This is a remake of a David Lean movie I’ve never seen that feels like it was remade because of the potential to make it vaguely “feminist.” It’s sporadically funny but suffers from a possibly bad casting decision and the usual incoherence that comes with ghosts.
So I haven’t seen the original and I don’t know how well it’s held up. But this story definitely feels like there is potential for comedy. And there are some laughs, though there could be more. Though it’s a silly story there’s definitely gags to be had.
I had two big problems with the movie.
The first is a typical problem for a ghost story, which that the ghost corporeality varies with the plot. Now, this movie tries to explain this away with the idea that the male lead’s attention and feeling determines in part the ghost’s corporeality. But that doesn’t hold up much at all. And the ghost does what she wants without regard to any rules. (They can’t touch each other but she can touch inanimate objects but later they have sex.) Yes, this is a problem in nearly every movie with ghosts, but this one feels particularly messy. They just don’t seem to care about consistency. And there are additional plot holes outside of what the ghost can and can’t do, however the biggest one concerns a fairly major spoiler.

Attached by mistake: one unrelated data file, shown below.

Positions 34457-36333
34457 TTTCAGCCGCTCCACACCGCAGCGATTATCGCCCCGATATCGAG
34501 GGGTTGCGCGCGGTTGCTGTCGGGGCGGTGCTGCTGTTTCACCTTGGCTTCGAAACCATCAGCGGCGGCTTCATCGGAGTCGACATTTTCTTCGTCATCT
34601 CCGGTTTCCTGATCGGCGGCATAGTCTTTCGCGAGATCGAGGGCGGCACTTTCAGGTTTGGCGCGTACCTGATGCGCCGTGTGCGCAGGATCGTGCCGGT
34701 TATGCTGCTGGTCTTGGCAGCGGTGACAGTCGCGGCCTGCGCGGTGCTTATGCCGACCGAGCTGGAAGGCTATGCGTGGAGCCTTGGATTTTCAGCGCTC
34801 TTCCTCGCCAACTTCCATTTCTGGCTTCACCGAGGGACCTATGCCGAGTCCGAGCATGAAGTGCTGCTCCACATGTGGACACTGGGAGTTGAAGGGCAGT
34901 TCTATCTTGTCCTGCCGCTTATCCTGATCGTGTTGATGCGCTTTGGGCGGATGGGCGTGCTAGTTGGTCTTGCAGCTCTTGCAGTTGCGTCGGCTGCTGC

And then there’s Leslie Mann. The entire rest of the cast is British – until the action moves to Hollywood – and Mann seems to be trying and failing to be British in the earliest scenes. Now, maybe I was imagining things and she’s playing American the whole time, but the lines where it sounded like she was trying to be British were really, really bad. I can’t decide whether or not this is bad casting or bad writing plus bad casting. And the reason I feel this way is because she is actually pretty good in the role as long as you don’t wonder about where she’s supposed to be from. In fact, the end of the movie sort of implies she’s American – again, explaining why would be a fairly major spoiler – but I swear I heard her trying and failing to be British more than once. Maybe if I’d enjoyed the movie more, I would have paid more attention and wouldn’t have possibly imagined Mann trying to sound British, but I thought I heard it and it sounded like a disaster.
For me, though, the bigger issue was really a writing one, with the whole film relying too much on inconsistencies with the ghost’s behaviour. More laughs might have made me care less about that, though.